Oh, absolutely. I’m doing a podcast…I’ve done 36 of them now, five to ten minutes each…in which I use wine as a means of inserting the conversation (“Brown Bag Wine Tasting”). So they’ll sip a glass of wine, I’ll ask them to comment on how the wine tastes from whatever their profession is, from the aspect of their profession. So I’ve found myself asking Dave Koz, the great saxophonist, to play on the saxophone what he thought the wine tastes like. So it’s a wine interview which is totally musical. That sort of thing can happen if you use a device that jars the set-piece of their mind, and suddenly they’re careening down a conversational path that they hadn’t expected.
Given that you’re spending most of your time as a documentarian these days, do you foresee a return to music anytime soon?
I’ve got an album coming out in October called Ponder the Mystery. I wrote the lyrics, and Billy Sherwood of Yes wrote the music. He’s an extraordinarily talented man. And we’ve got something very unusual. That’ll drop in October. I’m writing a book, I’m on tour with a one-man show called Shatner’s World, and we’ve got a fantasy that the album will be sufficiently good for me to go out with a band, with a group and myself, to some limited engagements to play that music.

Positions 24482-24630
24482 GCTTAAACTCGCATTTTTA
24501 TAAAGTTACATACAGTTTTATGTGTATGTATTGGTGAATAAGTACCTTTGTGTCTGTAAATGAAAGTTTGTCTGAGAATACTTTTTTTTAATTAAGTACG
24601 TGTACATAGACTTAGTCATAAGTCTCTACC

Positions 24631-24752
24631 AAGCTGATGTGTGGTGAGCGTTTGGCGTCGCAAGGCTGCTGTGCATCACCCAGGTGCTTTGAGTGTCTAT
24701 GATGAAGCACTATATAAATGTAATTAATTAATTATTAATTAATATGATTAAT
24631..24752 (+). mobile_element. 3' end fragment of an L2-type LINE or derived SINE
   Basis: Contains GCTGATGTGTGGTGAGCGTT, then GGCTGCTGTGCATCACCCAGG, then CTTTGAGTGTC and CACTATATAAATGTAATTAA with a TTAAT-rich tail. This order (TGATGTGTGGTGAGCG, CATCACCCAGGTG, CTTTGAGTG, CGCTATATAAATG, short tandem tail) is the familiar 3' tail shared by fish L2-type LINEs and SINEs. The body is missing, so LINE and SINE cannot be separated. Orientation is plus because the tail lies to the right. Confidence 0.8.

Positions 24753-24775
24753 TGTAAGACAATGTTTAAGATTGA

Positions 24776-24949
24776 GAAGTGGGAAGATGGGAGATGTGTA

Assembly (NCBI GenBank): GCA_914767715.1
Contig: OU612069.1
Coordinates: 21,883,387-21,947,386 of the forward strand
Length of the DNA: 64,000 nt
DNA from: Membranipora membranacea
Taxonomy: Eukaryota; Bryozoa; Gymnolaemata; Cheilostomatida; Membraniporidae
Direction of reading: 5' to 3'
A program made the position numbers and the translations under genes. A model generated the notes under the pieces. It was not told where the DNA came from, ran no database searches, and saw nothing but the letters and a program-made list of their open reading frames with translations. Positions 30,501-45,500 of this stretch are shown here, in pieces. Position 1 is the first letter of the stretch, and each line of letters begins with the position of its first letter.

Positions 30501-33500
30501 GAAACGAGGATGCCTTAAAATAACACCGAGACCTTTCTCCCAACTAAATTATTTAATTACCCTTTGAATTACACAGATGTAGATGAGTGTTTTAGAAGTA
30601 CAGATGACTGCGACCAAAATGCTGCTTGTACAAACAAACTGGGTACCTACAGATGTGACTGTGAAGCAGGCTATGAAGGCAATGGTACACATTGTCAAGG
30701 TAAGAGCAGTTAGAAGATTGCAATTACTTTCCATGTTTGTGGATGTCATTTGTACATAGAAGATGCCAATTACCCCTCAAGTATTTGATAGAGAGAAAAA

Nice. Now, I can’t recall: was Billy Sherwood on Seeking Major Tom, or is this your first collaboration with him?
It’s my first collaboration with him. I had a great time with Ben Folds on the previous record, Has Been, and this may be even better than that. I think. [Laughs.]
With all due respect to Mr. Sherwood, do you foresee collaborating with Ben again?
I’d love to. He’s become a buddy. But I guess you can only go to the well so many times. [Laughs.] But Billy Sherwood is extraordinary. I had a great time with him. I hope you’ll agree when you hear the record.
So is there any actual acting coming up in the near future?
Well, yes, there’s films and…I may go back to television. I’m doing a lot of appearances and speaking engagements, and that’s fun, but I may go back to doing an episodic series. In fact, after our interview, I’m going to go meet about that.
Lastly, did you enjoy the challenge of doing the live Hot in Cleveland episode?
Yeah! Wasn’t that something? You know, I’ve been in front of audiences all my life, so opening night is opening night: there’s an excitement about it. But when you think of the millions of people that are watching, and some of the, uh, older people in the cast… [Starts to laugh.] …have difficulty remembering lines. But it was fun. It was exhilarating!